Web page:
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The latest news from every corner of the state, including policy emerging from Missouri's capitol.

Build Back Better Could Improve Health Outcomes For Missouri Children

Little child at pediatrician reception listen
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Families of three making less than $45,000 a year are eligible for Missouri's Medicaid and CHIP programs

Health advocates are pressing the U.S. Senate to pass the Build Back Better Act after it passed the House last month.

The bill would improve Medicaid and CHIP, the federal Children's Health Insurance Program, by offering 12 months of continuous coverage to children who qualify, and making federal CHIP funding permanent.

Casey Hanson, director of outreach and engagement for Kids Win Missouri, said the pandemic has put an added strain on many families, and it's important to make investments to help them keep up.

"A lot of the parents talk about their children having new or emerging health and mental-health needs, concerns about social and emotional delays and other things," she said, "and then kind of being just behind on immunizations, well-child checks."

Hanson said policies in Build Back Better, from affordable child care to the extension of the Child Tax Credit, for instance, would help families make sure their kids' basic needs are being met, and they have access to healthy and nurturing environments. Opponents of the budget bill say it's too costly.

Hanson added that the bill also would extend coverage for 12 months to people who have given birth.

"In Missouri, we have really abysmal maternal mortality rates still," she said, "and we know that so much of children's success, especially in those early stages of infancy, rely on mom being healthy and having her health and mental health cared for."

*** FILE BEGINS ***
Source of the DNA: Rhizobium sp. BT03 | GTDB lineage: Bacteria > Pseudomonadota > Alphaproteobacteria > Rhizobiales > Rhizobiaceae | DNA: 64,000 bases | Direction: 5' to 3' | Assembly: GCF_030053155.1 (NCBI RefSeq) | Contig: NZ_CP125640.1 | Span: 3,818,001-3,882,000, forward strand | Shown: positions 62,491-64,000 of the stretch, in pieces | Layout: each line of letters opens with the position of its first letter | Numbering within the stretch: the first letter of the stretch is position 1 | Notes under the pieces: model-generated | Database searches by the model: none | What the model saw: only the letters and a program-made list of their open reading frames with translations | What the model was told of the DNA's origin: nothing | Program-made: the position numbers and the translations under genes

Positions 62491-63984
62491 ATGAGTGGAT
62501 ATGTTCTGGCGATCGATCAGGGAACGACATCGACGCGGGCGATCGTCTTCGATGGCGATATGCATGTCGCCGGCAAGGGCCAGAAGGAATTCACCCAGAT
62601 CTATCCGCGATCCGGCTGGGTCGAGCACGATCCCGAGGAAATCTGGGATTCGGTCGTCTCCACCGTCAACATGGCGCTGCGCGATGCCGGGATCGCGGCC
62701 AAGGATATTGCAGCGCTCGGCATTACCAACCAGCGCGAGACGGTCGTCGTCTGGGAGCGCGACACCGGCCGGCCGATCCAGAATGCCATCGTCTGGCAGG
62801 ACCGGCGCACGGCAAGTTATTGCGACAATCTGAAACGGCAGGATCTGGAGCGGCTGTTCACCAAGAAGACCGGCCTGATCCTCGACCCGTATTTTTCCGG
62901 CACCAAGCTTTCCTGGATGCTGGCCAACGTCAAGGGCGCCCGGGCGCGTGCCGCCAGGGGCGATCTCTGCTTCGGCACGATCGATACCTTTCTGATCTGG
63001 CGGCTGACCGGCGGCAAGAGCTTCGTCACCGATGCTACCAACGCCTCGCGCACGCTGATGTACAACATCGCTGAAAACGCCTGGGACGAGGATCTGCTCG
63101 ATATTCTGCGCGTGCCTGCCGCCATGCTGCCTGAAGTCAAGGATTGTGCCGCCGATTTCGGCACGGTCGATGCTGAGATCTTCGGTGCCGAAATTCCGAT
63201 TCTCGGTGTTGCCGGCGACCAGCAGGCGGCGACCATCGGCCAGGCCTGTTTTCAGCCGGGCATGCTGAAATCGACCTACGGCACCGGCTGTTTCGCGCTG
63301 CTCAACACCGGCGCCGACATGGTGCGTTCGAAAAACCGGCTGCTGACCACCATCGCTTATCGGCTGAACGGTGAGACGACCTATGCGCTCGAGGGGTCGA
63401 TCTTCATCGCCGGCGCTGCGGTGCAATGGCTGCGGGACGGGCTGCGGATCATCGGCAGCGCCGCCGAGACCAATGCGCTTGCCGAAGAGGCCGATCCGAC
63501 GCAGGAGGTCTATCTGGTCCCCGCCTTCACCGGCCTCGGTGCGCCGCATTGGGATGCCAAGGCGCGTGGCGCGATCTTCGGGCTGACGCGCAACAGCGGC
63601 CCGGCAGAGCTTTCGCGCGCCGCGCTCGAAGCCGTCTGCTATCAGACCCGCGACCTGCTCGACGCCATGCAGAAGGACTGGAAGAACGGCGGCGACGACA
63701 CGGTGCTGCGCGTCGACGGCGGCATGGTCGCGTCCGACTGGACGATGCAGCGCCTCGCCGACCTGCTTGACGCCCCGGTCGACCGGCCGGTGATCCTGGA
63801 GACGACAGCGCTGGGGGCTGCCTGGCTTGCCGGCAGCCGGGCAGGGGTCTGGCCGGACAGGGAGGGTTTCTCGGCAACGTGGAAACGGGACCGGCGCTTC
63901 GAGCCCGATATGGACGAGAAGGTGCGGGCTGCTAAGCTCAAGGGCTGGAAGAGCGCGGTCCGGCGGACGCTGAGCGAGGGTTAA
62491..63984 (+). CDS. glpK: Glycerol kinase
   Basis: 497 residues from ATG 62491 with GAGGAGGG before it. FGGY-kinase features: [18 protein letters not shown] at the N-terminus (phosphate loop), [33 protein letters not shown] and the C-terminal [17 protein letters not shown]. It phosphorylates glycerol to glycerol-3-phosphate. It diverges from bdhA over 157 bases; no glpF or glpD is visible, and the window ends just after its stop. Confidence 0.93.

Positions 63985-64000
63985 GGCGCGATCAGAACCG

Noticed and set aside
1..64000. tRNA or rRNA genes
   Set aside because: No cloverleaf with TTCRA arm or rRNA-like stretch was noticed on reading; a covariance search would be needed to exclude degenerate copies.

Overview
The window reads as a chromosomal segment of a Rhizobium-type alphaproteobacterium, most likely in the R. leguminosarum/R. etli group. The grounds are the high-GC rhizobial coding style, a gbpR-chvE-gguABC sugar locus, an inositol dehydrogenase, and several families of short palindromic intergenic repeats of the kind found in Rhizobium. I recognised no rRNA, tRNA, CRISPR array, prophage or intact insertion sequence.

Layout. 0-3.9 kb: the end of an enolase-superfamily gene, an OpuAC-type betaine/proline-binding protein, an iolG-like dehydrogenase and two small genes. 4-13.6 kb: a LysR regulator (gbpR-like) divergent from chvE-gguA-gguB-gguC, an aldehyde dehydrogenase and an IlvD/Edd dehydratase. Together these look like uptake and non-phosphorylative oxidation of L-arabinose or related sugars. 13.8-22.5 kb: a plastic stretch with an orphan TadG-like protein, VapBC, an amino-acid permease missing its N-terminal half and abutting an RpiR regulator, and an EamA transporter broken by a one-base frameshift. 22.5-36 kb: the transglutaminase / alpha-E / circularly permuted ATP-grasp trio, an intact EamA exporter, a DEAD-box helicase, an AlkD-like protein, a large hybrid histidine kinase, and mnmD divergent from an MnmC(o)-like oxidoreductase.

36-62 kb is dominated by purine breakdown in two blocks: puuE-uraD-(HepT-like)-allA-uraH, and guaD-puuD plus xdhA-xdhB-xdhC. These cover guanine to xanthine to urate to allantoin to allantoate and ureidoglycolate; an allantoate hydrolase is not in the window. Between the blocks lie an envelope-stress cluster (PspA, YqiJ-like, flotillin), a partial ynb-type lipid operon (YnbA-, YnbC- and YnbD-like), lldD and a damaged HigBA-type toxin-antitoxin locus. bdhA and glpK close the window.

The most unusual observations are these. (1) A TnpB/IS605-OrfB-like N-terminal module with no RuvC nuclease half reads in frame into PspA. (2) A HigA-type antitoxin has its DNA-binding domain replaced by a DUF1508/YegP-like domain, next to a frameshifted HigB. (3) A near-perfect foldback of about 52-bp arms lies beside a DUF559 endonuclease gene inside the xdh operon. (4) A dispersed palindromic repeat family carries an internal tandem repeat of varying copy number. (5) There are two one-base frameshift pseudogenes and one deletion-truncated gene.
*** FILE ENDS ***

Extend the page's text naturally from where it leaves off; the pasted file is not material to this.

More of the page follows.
In Missouri, children in families of three earning about $66,000 a year or less are eligible for affordable health coverage through Missouri HealthNet. a new brief from Georgetown University's Center for Children and Families and co-authored by Joan Alker, a research professor at Georgetown's McCourt School of Public Policy and executive director of its Center for Children and Families, found that during the early Trump years, one in 10 children experienced a gap in coverage.

"After we saw this troubling reverse in the progress we'd made as a country in reducing the number of uninsured kids, which came to a halt in 2017 and started going in the wrong direction," she said, "the Build Back Better bill would really turn that around and start moving the country in the right direction."

Originally from just outside Boston, Lily Bohlke is formerly from 2020Talks, a show tracking politics and elections, that started prior to the 2020 Iowa caucuses at KHOI in Ames. She's also a past intern for the Iowa Center for Public Affairs Journalism.